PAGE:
Federal Ministry of Finance, Berlin, 2005, “Bericht zur Tragfähigkeit der Öffentlichen Finanzen” (Long-Run Fiscal Sustainability Report).
International Monetary Fund, 2002, “Germany: 2002 Article IV Consultation—Staff Report: Staff Supplement; and Public Information Notice on the Executive Board Discussion.” Staff documents published on the Fund’s web site.
Kraemer, Chambers, and Merino, 2005, “In the Long Run, We Are All Debt: Aging Societies and Sovereign Ratings ” S&P Research Note, 18 March, 2005.
Werding, Martin and Anita Kaltschütz, IFO, Munich, 2005, “IFO Beiträge zur Wirtschaftsforschung—Modellrechnungen zur Langfristigen Tragfähigkeit der Öffentlichen Finanzen.”
Prepared by Bob Traa. I would like to thank Mrs. Velleuer at the Ministry of Finance, Mr. Werding and Ms. Kaltschütz at IFO, and seminar participants at the Bundesbank and Ministry of Finance for their helpful comments.
For instance, the real interest rate on the debt is assumed to be constant in future years, even when the debt rises significantly. This is a simplifying but not a realistic assumption.
The population projections used for the growth exercise are from the 2003 demographic forecasts prepared by the German Institute of Statistics—the middle scenario (“5”). It assumes an annual net immigration of 200,000 persons. The population is projected to drop from 83 million persons in 2005 to 75 million in 2050. Alternatively, the highest and the lowest population growth scenarios (with higher and lower fertility and immigration, respectively) result in projections of about 9 percent more or fewer persons (81 and 67 million, respectively) by 2050—the end of the projection period.
Nevertheless, it abstracts from risk premia that are likely to emerge if debt swells to levels that are considered unsustainable.
We return to this important assumption in paragraph 44 below.
The panel shows the total dependency ratio (including children below 15 and the elderly over 65 years of age) to allow both pension and education spending effects. The old-age dependency ratio (over 65 in relation to the working age population), rises even sharper and would be a better benchmark when analyzing pension pressures in isolation.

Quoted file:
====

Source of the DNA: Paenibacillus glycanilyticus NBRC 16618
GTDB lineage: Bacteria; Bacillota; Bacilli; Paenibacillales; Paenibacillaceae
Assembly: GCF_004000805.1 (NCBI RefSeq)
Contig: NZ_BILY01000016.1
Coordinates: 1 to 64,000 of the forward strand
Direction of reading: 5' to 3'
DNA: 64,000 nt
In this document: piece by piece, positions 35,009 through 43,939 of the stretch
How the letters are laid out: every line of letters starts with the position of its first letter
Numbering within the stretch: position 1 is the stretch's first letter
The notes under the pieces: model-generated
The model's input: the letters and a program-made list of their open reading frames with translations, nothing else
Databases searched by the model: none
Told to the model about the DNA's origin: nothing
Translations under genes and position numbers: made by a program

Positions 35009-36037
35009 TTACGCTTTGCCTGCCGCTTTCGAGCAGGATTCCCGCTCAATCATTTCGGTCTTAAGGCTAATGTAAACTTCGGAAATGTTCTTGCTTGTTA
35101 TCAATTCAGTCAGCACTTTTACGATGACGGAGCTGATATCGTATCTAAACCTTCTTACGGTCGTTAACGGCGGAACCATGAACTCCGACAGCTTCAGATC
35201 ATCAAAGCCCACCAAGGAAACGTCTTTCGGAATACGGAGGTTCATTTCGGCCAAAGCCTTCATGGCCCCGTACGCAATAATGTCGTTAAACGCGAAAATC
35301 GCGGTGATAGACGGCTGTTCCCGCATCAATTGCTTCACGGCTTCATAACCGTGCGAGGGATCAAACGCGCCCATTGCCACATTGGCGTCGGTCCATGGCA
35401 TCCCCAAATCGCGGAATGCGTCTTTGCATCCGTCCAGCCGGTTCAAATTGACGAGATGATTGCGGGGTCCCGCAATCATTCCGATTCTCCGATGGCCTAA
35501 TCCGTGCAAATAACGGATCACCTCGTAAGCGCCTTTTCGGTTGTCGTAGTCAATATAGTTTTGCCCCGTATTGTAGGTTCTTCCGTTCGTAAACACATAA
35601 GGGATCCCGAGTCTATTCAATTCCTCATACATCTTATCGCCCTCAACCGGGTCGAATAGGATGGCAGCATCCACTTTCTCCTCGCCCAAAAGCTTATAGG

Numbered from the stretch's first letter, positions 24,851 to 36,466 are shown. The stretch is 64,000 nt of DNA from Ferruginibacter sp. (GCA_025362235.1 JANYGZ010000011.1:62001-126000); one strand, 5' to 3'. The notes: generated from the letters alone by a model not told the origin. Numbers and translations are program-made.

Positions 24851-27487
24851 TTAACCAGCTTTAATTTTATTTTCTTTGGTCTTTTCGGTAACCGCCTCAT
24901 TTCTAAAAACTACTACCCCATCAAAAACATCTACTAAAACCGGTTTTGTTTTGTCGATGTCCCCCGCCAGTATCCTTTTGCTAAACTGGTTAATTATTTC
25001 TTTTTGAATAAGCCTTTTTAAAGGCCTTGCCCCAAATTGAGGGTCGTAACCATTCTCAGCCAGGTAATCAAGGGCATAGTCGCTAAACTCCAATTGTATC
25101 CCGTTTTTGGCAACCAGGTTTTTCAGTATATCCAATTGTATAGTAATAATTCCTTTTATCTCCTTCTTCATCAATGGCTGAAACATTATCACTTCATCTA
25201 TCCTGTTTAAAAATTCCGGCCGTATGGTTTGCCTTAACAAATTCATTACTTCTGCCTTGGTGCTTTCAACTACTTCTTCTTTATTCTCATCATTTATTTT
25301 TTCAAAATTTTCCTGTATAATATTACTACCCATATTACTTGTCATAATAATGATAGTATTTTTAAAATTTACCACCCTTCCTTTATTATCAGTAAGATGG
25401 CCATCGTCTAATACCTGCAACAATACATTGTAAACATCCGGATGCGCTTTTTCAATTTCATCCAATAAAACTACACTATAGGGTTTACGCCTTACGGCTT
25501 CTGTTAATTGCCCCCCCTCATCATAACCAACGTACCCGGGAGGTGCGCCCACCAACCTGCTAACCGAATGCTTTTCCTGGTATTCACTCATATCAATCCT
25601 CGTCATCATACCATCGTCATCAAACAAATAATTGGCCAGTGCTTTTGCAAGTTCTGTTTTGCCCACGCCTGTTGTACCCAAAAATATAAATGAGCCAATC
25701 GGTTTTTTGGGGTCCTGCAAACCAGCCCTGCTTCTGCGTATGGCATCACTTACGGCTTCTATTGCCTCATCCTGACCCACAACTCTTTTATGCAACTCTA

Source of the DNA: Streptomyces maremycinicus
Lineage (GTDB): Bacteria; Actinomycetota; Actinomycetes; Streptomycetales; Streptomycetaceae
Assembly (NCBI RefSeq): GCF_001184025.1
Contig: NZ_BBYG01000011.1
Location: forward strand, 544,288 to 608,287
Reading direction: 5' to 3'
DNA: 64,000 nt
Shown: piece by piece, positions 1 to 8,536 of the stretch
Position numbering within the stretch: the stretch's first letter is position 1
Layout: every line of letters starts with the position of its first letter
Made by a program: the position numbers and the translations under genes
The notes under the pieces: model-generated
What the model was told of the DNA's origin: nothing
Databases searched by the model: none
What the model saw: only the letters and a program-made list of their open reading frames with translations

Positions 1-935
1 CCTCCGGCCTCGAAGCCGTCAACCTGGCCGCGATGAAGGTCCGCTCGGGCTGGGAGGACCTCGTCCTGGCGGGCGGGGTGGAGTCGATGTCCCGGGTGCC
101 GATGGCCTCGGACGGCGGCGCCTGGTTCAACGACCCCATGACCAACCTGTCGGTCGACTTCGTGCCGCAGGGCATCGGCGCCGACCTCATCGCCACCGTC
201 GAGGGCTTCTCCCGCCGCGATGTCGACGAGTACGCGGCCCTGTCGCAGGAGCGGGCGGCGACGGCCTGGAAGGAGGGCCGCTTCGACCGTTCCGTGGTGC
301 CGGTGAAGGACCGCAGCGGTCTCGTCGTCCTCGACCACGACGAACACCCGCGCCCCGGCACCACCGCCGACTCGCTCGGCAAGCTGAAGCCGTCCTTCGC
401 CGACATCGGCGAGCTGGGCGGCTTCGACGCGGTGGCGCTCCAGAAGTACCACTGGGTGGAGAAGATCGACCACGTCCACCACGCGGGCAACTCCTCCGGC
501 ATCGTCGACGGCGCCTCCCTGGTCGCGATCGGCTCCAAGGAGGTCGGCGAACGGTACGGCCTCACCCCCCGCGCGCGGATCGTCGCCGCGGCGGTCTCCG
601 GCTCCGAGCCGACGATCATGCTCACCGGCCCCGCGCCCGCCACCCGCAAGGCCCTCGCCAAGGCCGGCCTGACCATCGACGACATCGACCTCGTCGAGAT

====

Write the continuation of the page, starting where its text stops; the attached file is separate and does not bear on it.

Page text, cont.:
Standard and Poor’s recently published an analysis for the G-7 countries, including Germany, suggesting that the federal credit rating for long-dated bonds would likely be downgraded to junk status in the 2020s on the basis of rapidly rising debts if current policies were maintained over the long run. See Kraemer, Chambers, and Merino, 2005.
From the equation indicating debt-ratio dynamics, ∂d = d.*[i-y] – p, where ∂d indicates the change in the debt ratio, d. is the debt ratio at the end of the previous period, i and y are the interest rate and GDP growth rates, and p is the primary surplus, one can calculate what p would need to be in any given year to stabilize the debt ratio, i.e., ∂d = 0. Since in Germany, the interest rate is projected to be higher than the growth rate in every future year (Figure 1), the authorities need a primary surplus of certain minimum magnitude to stabilize the debt ratio. Any primary deficit in any year would further increase the debt ratio.
Germany’s unemployment rate has been above 8 percent of the labor force for some 15 years, and the staff’s 8 percent estimate for the NAIRU is shared by some labor specialists in Germany. To reduce the NAIRU to 3.3 percent, as is assumed in the Long-Run Fiscal Sustainability Report, would require further labor market liberalization and changes in relative prices of labor, especially for elderly workers and those with lower productivity.
It is not certain that fewer pupils means lower costs. First, lower density of pupils can actually increase education costs (because of reduced economies of scale). Second, Germany has higher student/teacher ratios than average in the OECD. Savings may thus be allocated to lower this ratio to improve the quality of education. Lastly, industrial countries need to increase human capital if they are to compete effectively in higher-value-added markets (the lower-value-added markets are increasingly dominated by lower-cost countries). Increasing human capital is expensive.
“A Preliminary Public Sector Balance Sheet” and its implications are presented in the next chapter of these selected issues papers.